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A Joyful Noise

A & E

Celtic-Angels-ChristmasCelebrate the holiday season with songs that have a classical, country, contemporary or Celtic twist

Worship services, baking, shopping, gift wrapping and family fellowship are some of the traditional hallmarks of the holiday season. However, it would be impossible to celebrate Christmas without music. Two upcoming holiday concerts will showcase the place that holiday tunes hold in our hearts – especially when the music comes with a folk music or a Celtic twist.

The Annie Moses Band will perform a Christmas-themed show with a blend of folk and classical music on Wednesday, November 28. The band, made up of musicians from the same family, has a sound all its own. The siblings call their style “chamber pop,” a blend of classical, jazz and pop, mixed with some good, old-fashioned country. Tickets are $49.

On Monday, December 10 the Irish Cultural Academy, in association with CMI Entertainment (USA), will present the first Christmas tour of the Celtic Angels Christmas production, a holiday celebration of Christmas in Ireland, highlighting yuletide music from across the centuries. The show features vocal and instrumental seasonal favorites alongside Irish, contemporary and original Christmas themes – with Celtic flair, of course. Routines by world champion dancers will accompany the music. Tickets are $44.50.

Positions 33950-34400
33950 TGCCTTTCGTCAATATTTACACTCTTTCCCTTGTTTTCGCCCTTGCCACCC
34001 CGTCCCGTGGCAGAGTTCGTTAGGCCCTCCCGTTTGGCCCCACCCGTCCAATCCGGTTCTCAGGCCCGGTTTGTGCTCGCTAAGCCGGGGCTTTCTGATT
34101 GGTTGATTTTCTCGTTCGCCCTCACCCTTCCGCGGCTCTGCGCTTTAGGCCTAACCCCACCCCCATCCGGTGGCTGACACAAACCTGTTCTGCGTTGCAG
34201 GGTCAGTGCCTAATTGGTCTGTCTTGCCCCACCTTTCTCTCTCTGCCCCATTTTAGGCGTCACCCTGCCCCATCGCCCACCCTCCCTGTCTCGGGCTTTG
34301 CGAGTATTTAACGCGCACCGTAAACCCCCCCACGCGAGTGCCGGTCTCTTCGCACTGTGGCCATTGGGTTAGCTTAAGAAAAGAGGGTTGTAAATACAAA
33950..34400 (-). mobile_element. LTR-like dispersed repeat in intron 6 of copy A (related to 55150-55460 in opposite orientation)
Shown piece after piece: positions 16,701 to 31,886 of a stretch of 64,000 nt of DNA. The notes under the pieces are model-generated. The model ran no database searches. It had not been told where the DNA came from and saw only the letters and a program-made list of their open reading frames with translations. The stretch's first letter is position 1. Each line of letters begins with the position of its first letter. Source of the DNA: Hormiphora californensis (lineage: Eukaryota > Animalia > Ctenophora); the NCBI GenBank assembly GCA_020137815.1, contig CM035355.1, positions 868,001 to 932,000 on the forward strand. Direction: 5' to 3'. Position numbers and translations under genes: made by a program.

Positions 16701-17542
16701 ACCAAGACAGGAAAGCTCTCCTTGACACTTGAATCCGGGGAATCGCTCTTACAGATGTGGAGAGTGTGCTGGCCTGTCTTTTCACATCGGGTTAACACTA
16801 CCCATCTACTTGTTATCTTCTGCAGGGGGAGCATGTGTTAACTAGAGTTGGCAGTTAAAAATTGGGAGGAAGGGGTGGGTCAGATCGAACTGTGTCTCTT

The shows will begin at 7:30 p.m. at Hardin Performing Arts Center. Dinner reservations for a pre-concert meal are available as well. For more information or to order tickets, visit augustaamusements.com or call (706) 726-0366.

Wonderful Christmastime

A & E

Joan-Ellison-3x3Augusta Symphony brings the community two new yuletide concerts
The only thing better than one holiday concert is two holiday concerts, and Augusta Symphony is offering music fans a double dose of yuletide tunes this month.

The first show, Augusta Symphony Holiday Spectacular, will begin at 7:30 p.m. Thursday, December 6 at the Miller Theater.

In this inaugural holiday concert, the symphony will perform with the Davidson Fine Arts Magnet School Chorale and Joan Ellison, who specializes in reviving Judy Garland’s repertoire from the golden Hollywood years to her Carnegie Hall concert and television show.

“It’ll be really fun to perform with these great artists,” says Dirk Meyer, the symphony’s music director. “Joan is a truly outstanding performer, and I am also looking forward to working with the exceptional chorus from Davidson.”

The concert will include holiday favorites ranging from “Rudolph the Red-Nosed Reindeer” and “The Christmas Song (Chestnuts Roasting on an Open Fire)” to tunes from Home Alone and It’s a Wonderful Life. Tickets range from $36 – $100.